By Preston Wilder
Karen (Judy Greer) has had it up to here with her mother’s fear and paranoia. “The world is not a dark and evil place!” she chides. “It’s full of love and understanding.” Alas, Mum is Laurie Strode (Jamie Lee Curtis) whose friends were butchered by Michael Myers in 1978, so she’s prone to a darker worldview. She never got over that Halloween – as depicted in the original Halloween 40 years ago – and has been an outcast ever since, not to mention a drunkard and a gun-nut. All she does is wait for the day when she can confront her darkest nightmare (“the bogeyman!” she tells a British journalist, who doesn’t believe her), praying for Myers to escape and go on the rampage again, so she can kill him.
That day arrives in the new Halloween, following in the footsteps of six Halloween sequels and Rob Zombie’s 21st-century reboot, not to mention Halloween H20 (1998) where Curtis returned for the 20th anniversary to battle the monster “one last time”. One watches the new version carefully, trying to discern what drew her to the franchise yet again (she’s also among the executive producers, along with John Carpenter who directed the iconic original) – but it’s hard to see any new tweak in this strange movie, a perverse entertainment that keeps raising possible tweaks only to delight in squelching them.
One trendy take is to view it through a #MeToo lens, the story of a traumatised woman who never got over a long-ago assault, and now seeks empowerment – though that reading may be driven more by the fact that this is a Miramax co-production (Harvey Weinstein’s old company) than anything in the movie. A more obvious theme is the question of what makes Michael Myers tick. “Is he emotionally driven?” asks a doctor who’s been studying Myers (a.k.a. ‘The Shape’) for decades. “I want to know what he feels!” This would be a good reason to revisit a 40-year-old classic, to shed some light on its psycho: is there something going on behind the mask – or is he “nothing more than pure evil,” as Dr. Loomis once put it? The film starts on a high, with the British journo holding up the mask and trying to get a rise out of Michael (“Say something! Say something!!!”) – then we smash-cut straight to titles, flooded with Carpenter’s creepy synth theme from 1978. Goosebumps!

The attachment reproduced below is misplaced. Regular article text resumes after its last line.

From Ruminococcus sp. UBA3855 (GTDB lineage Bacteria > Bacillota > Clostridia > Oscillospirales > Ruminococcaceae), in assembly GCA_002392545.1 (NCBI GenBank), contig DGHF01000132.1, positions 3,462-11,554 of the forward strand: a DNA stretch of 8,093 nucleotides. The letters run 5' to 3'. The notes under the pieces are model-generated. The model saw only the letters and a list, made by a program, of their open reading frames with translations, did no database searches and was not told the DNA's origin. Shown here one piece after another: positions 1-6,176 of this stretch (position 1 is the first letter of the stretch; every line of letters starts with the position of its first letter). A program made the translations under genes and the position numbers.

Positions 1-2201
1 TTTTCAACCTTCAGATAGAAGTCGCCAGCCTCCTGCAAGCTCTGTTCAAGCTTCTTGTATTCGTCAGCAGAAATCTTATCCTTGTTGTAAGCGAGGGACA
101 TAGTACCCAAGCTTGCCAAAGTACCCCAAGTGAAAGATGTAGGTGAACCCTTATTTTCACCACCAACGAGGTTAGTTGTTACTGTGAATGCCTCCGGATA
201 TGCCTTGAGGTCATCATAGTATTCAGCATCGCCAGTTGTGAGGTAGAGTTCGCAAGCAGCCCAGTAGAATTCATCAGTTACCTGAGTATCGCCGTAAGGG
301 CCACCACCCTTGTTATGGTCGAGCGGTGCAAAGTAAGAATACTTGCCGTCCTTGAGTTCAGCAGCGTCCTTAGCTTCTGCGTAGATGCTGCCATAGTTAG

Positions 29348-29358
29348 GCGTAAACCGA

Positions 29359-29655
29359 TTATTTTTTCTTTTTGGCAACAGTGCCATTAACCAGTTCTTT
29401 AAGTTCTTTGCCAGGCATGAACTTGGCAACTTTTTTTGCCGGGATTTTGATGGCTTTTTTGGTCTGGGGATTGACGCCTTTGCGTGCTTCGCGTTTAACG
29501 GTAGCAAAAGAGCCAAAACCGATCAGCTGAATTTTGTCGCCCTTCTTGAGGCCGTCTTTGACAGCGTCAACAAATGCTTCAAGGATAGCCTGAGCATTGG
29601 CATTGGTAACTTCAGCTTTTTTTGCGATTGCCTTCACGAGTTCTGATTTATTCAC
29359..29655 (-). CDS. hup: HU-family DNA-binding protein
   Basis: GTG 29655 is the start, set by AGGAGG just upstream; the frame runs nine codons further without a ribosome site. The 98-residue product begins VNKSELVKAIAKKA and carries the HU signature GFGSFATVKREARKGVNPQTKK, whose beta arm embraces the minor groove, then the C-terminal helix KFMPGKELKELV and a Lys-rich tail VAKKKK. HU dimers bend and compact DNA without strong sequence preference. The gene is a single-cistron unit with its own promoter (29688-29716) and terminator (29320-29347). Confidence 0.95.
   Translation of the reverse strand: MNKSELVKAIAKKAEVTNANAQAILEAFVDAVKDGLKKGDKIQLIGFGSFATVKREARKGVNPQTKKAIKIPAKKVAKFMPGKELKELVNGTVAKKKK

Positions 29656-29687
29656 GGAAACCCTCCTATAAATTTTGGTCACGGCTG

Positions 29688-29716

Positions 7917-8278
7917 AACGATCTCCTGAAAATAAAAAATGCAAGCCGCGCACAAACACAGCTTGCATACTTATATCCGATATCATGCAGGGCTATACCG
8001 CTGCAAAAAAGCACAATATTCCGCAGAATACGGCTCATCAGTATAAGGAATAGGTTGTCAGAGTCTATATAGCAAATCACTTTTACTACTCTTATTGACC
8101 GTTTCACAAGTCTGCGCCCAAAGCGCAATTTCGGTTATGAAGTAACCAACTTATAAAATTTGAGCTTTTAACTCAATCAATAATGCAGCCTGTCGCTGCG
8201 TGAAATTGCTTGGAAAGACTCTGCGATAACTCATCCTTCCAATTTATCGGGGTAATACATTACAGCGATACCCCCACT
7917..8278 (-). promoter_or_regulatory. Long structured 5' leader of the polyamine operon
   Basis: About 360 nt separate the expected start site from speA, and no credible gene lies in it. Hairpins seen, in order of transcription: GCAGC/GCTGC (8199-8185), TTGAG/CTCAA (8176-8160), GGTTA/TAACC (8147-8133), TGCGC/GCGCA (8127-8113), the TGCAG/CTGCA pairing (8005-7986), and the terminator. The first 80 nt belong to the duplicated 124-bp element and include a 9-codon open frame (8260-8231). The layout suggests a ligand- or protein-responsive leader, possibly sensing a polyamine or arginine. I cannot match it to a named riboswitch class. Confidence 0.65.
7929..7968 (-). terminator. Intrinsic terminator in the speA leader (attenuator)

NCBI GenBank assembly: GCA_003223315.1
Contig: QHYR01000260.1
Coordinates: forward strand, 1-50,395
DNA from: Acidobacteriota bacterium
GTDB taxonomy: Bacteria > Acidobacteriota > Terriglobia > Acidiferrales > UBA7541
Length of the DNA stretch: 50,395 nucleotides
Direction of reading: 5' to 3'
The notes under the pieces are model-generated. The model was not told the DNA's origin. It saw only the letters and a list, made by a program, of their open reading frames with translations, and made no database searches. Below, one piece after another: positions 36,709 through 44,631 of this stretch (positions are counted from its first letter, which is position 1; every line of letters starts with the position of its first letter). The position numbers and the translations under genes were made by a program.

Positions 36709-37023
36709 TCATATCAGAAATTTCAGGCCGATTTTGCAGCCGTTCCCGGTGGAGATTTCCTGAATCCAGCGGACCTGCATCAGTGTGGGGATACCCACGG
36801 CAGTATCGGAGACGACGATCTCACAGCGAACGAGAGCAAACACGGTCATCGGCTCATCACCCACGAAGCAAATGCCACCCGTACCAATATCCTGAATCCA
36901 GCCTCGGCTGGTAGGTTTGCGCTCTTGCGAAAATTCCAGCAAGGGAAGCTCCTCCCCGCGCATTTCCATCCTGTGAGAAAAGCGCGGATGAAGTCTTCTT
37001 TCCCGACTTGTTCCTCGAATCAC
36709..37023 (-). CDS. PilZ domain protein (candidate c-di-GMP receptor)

Yet the film doesn’t really explore the question of Michael’s feelings, in fact it’s very clear that he has no feelings. He is indeed “pure evil”, an Other, a killing machine. End of story. Halloween is weirdly sadistic, floating the idea of compassion only to throw it back in our face, as if to mock us for being so gullible. It soon reverts to fear and paranoia – Laurie is right, of course – its motto being perhaps the doc’s advice to neighbours huddled around Myers’ latest victim: “I’m a doctor. Lock your doors!”.
There are several deaths in this movie, some of them nicely staged but none of them especially memorable. (It doesn’t even milk the unusual spectacle of an old man in his 60s killing millennials.) What’s lacking, mostly, is human interest – though director David Gordon Green actually makes a point of showing incidental humanity, only to then snuff it out. Again and again, minor characters are allowed to become individuals, then dispatched by the monster. A cop explains the concept of a banh mi sandwich to his less-hip partner; a guy kills some time doing yo-yo tricks; a young boy tells his dad that he doesn’t mind going hunting but it’s getting in the way of his dance class, and the dance class means a lot to him. Green made his name with films (like George Washington) that delighted in quirky behaviour, but quirky behaviour is now just a prelude to brutal, unfeeling slaughter. The cruel urge to humanise victims just before Michael gets them is so perverse it’s almost black comedy (co-writer Danny McBride is of course better-known as a comic actor). It’s like a Monty Python gag where a person yells ‘I’m free! Free, I tell you!’, only to be instantly squashed by a falling piano.
Then again, I may be making Halloween sound more interesting than it actually is. Suffice to say that the film is faithful, efficient, not especially smart (or no smarter than it has to be), builds to a suitably fiery climax, features a number of crowd-pleasing jokes and will probably spawn a sequel, given how successful it’s proving. (It may also spawn concerned think-pieces with titles like ‘Insensitive Films for Insensitive Times’; but that’s another matter.) There was really no need to revisit this familiar franchise – but after all, as the small-town sheriff puts it before the Myers rampage grows too big to ignore, “What do you want me to do, cancel Halloween?”. Clearly not. Cancelling any future reboots of Halloween might be an idea, though.
DIRECTED BY David Gordon Green
STARRING Jamie Lee Curtis, Judy Greer, Andi Matichak
US 2018 106 mins